Science, music mingle for musical masterpiece at Hancher

Composer and UI assistant presenter Jean-François Charles will present Science on Tap: The Scientific Concert, highlighting a musical collaboration between the arts and sciences.

Science%2C+music+mingle+for+musical+masterpiece+at+Hancher

Miranda Meyer

Naomi Hofferber, Senior Reporter


Music will take a scientific twist at 5:30 p.m. Feb. 20 with the Science on Tap: The Scientific Concert in Hancher Auditorium’s Stanley Cafe.

Using everything from slabs of stone to chimes made of glass, composer and University of Iowa Assistant Professor Jean-François Charles will present his collaboration with geologists, chemists, and physicists to create a concert rooted in science.

Charles said the current concert was a long time in the making. Starting as a collaboration between him and UI glassblower Benjamin Revis, the original idea for the concert came to fruition in April 2018. After the initial performance, Charles and Revis received additional funding from a Creative Matches grant to expand across more sciences and create what it is presented as today.

“I was blessed to have great and very involved scientists,” he said. “They were really involved in making the whole thing come together. It was really a team effort.”

Revis, who worked with Charles on the initial concert, created each of the glass pieces used in the performance, which include an Udu, an African instrument Revis formed from a glass flask, and a water clock designed after those made by French physicist Bernard Gitton. With the water clock, the focus for Revis was creating a visual centerpiece.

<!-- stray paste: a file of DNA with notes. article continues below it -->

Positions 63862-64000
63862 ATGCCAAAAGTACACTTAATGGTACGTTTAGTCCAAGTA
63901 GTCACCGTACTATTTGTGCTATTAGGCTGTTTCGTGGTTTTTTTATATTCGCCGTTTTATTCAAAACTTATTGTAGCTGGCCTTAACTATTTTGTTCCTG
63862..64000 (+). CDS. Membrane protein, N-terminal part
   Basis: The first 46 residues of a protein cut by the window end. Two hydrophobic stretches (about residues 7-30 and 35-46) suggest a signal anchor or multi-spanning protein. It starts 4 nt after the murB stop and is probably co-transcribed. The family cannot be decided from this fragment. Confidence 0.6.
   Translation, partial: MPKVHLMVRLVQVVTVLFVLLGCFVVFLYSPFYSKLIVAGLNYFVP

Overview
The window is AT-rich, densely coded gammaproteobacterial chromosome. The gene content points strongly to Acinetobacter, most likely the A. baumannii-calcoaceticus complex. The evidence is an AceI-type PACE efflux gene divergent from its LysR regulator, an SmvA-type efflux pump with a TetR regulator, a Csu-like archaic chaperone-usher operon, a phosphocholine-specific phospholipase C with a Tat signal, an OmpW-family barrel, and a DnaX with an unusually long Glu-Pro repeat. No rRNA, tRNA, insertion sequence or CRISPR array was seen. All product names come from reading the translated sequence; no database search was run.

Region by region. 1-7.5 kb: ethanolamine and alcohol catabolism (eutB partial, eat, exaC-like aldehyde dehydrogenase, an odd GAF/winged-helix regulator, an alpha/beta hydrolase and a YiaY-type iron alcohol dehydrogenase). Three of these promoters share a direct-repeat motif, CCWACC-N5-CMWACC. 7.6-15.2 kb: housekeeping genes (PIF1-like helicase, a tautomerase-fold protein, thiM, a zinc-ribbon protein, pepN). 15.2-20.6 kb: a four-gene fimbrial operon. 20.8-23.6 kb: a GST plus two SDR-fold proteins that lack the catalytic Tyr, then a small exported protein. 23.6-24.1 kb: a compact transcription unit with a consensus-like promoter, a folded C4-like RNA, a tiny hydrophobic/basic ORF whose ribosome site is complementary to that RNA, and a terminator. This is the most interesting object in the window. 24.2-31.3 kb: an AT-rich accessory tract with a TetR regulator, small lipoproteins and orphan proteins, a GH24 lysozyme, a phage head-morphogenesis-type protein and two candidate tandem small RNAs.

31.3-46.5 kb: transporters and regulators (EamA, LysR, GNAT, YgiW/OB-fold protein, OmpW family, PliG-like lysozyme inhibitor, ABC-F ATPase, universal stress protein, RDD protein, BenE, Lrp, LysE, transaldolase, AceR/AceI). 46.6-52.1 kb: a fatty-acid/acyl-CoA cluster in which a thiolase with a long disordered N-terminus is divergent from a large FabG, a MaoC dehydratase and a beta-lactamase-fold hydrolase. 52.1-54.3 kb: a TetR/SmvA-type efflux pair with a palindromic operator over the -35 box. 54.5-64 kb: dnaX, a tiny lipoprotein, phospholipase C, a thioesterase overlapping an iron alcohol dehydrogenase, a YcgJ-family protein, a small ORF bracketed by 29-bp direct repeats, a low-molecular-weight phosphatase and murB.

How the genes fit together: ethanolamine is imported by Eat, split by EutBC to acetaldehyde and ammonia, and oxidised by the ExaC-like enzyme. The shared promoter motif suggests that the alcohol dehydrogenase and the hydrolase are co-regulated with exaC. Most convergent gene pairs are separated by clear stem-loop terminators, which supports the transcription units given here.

“It’s one thing to go to a concert and just watch a musician play and kind of close your eyes and listen to the sound,” Revis said. “It’s another thing to be engaged on stage with some visual appeal.”

In addition to the visually appealing instruments, Charles said slides will project what some of the stone slabs looked like under a microscope.

“There’s a level of whimsy and enjoyment that can go along with it,” Revis said. “Even from the areas of whimsy, there’s still quite a bit of science that is in the background. We enjoy it for what it is, but think of the complexity of musical instruments, from as simple as a whistle to the more complex instruments that everyone enjoys. There’s a lot of physics and a lot of aesthetics.”

Hancher Executive Director Chuck Swanson said that since the Science on Tap program began four years ago, it has been a wonderful experience.

“Sometimes we get a café full of people,” he said. “Some of them are smaller audiences, but some of them, it’s a full house. We love that — using Hancher as a way to get to show the largest classroom on campus and how we connect across all of the disciplines.”

Swanson said that the Stanley Café — where the presentation takes place — creates a casual environment for people to come together and learn.

“What I love too — that’s in our spirit — is the collaborative nature of this university; working across campus and working together,” he said. “I think that it is one university, and when we make things like that happen, the more we do that sort of thing, the more we get to know each other.”

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